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Christian Pulisic surprised, deserving of rapid success with U.S., Dortmund

COLUMBUS, Ohio -- Christian Pulisic says his meteoric rise with both Borussia Dortmund and the U.S. men's national team is a bit of a surprise, but added he knows he deserves to be where he is.

Pulisic is already the youngest non-German to score in the Bundesliga, and earlier this year became the youngest player to score for the U.S. in a World Cup qualifier. Speaking at a roundtable with reporters ahead of Friday's World Cup qualifier with rivals Mexico, Pulisic admitted his progress has exceeded even his expectations.

"If you asked me last November, where I thought I would be, I would not say, 'Right I where I am now.' Obviously I wasn't expecting it to all go so fast, with things at Dortmund and then the national team," Pulisic said. "It's not like, 'I can't believe it.' It's my dream and it just came faster than I thought it would. But I know I completely deserve to be here."

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Pulisic's father, Mark, himself a former professional player, followed his son to Dortmund and has been a valuable sounding board when things get difficult. So have his coaches.

"Mentally, it can be a lot," said Pulisic about playing overseas. "I think for young players, it is tough at such a young age, dealing with the pressures and stuff like that. Luckily I've just had a lot of strong people around me who have helped me through it because I wouldn't even be close to where I am if I didn't have the support system that I do.

"I wouldn't be able to do it on my own. That's the really important part about it."

Such has been Pulisic progression that he has almost made things look easy. But he is the first to admit they have been anything but. There have been difficult moments, and some have even come far away from first team matches.

Pulisic admitted to feeling panic on occasion after being left out of a matchday squad or not performing on the pitch, which in turn leads to doubt creeping in alongside the pressure of expectation. 

That's when he said he relies on those around him to remind him that he's only 18 and is still learning.

He added: "Or even if it's nothing to do with soccer. I'm just over there in Europe. My dad's been there with me, but it could be I'm just alone one day and I'm just not feeling good. I'm going to training and I'm thinking, 'Man, I want to be with my friends, home, going to school, having fun with them.' Or something like that.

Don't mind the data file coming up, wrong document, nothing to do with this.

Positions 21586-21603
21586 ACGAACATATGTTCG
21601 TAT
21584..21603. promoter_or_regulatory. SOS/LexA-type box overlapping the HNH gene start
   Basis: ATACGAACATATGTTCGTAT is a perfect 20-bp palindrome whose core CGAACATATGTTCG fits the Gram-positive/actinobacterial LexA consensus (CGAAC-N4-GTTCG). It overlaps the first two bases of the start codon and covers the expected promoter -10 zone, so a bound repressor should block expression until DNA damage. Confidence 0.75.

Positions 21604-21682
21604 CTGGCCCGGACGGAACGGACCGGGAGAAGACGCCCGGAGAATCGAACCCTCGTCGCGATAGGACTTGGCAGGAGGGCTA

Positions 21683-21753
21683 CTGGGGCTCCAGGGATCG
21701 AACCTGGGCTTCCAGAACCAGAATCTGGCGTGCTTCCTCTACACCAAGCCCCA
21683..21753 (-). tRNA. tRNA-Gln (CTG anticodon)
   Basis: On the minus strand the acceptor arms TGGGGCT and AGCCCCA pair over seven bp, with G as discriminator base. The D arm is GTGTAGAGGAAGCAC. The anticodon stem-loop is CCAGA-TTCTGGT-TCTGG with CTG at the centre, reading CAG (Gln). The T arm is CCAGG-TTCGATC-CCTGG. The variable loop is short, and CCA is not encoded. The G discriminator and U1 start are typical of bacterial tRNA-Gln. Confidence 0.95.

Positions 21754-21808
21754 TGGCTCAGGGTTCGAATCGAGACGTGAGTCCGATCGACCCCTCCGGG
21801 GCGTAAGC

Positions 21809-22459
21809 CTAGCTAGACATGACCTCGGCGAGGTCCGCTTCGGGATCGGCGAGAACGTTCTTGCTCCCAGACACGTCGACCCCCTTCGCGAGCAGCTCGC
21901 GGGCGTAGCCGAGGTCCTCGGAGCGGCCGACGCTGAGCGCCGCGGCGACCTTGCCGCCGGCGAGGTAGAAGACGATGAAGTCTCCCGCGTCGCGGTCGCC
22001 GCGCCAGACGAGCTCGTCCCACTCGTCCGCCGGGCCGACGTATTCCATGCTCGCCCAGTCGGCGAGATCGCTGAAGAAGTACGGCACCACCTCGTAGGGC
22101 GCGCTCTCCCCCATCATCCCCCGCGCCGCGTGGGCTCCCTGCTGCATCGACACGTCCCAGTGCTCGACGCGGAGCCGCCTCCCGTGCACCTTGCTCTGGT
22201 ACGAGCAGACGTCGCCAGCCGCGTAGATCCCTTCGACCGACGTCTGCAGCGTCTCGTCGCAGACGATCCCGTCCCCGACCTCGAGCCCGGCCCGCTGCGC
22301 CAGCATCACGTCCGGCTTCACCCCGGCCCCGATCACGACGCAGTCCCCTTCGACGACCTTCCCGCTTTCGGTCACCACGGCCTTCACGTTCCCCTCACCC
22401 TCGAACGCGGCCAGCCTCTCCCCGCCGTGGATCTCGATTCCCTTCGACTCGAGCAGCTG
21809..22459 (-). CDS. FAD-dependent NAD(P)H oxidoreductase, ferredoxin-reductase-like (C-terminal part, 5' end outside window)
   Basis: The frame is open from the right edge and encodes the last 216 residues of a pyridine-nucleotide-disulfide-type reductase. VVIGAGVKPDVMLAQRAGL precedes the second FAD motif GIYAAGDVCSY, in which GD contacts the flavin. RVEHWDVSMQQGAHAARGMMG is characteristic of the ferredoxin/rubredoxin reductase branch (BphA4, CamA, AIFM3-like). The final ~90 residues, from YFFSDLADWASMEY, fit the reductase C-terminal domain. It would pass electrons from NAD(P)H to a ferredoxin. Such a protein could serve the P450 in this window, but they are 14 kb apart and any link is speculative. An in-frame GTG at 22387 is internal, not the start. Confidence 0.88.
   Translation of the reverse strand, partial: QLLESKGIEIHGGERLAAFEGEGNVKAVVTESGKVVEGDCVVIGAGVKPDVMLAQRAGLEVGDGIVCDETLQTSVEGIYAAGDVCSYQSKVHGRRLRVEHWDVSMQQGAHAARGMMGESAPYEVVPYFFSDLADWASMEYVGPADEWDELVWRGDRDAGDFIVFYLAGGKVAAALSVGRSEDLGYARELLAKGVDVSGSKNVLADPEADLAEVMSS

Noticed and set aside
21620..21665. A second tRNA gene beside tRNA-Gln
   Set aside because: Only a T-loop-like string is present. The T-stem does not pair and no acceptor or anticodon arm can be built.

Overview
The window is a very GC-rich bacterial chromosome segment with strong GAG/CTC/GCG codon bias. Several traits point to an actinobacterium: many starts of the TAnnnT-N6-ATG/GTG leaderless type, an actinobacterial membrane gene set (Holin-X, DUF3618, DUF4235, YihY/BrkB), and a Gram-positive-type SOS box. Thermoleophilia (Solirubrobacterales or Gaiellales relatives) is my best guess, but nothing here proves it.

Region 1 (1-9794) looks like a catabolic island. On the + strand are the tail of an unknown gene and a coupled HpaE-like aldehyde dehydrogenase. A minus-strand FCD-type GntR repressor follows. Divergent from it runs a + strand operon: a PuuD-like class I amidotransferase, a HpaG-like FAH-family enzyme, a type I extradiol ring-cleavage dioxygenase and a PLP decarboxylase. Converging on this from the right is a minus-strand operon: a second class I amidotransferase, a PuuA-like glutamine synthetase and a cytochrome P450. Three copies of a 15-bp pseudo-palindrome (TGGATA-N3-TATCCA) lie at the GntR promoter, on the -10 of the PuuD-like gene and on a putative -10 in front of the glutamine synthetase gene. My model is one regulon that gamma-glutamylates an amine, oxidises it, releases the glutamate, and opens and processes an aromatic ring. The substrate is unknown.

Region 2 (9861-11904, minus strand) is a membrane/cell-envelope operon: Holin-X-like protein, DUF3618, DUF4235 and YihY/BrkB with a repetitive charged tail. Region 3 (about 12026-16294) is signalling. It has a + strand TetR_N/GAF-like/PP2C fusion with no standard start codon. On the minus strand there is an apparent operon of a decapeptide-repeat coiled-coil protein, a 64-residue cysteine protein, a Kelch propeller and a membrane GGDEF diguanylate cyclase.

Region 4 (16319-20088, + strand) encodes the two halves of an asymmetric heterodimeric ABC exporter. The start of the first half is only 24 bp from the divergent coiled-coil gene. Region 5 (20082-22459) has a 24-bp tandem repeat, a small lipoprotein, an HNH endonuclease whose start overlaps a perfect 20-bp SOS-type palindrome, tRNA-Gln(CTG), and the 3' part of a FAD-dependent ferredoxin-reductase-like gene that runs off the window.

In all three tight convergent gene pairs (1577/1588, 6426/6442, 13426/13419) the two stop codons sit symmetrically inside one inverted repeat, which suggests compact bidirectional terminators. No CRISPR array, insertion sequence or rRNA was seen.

"It's just talking to them, and kind of understanding that it's a process. There's definitely hard parts, but the good parts are just way too good."

Christian Pulisic has become a regular contributor and occasional Champions League starter at Borussia Dortmund.

Pulisic's success has led many to wonder why other American players who have gone overseas haven't had similar levels of success. There are plenty of factors of course. Coaches get fired, competition is fierce and adjusting to a new culture is difficult. It makes for a difficult jump.

"I took a sacrifice which I think is what a lot of players are afraid of," he said. "I took the step over to Europe to play at a big club at a young age. I think that's what's hard for a lot of people, moving over there. They just can't see themselves completely moving to a different country and being away from your family all the time, and friends when you're just in high school.

"Obviously I wasn't even 100 percent sure I wanted to do it, but I had people around me that said, 'I know that you can make it.' I wanted to do it, because it was always my dream to be a professional soccer player. I think it's just taking that big step is what a lot of young players are afraid to do."

Against Mexico, Pulisic will be counted on to provide a heavy dose of creativity to the U.S attack. And he'll bring the same level of confidence and fearlessness that he's shown so far for both club and country.

"I think it's just the creative side of me," he said. "I was always out playing sports in situations that didn't matter with my friends. I've always just taken that, and my dad has always taught me that you never change your game based on a situation.

"In a moment, or type of pressure, you just go out and I play like I always do. Because it's a big moment I'm not going to shy away and not show my talents. I'll show what I can do and show it every game."

Jeff Carlisle covers MLS and the U.S. national team for ESPN FC. Follow him on Twitter @JeffreyCarlisle.

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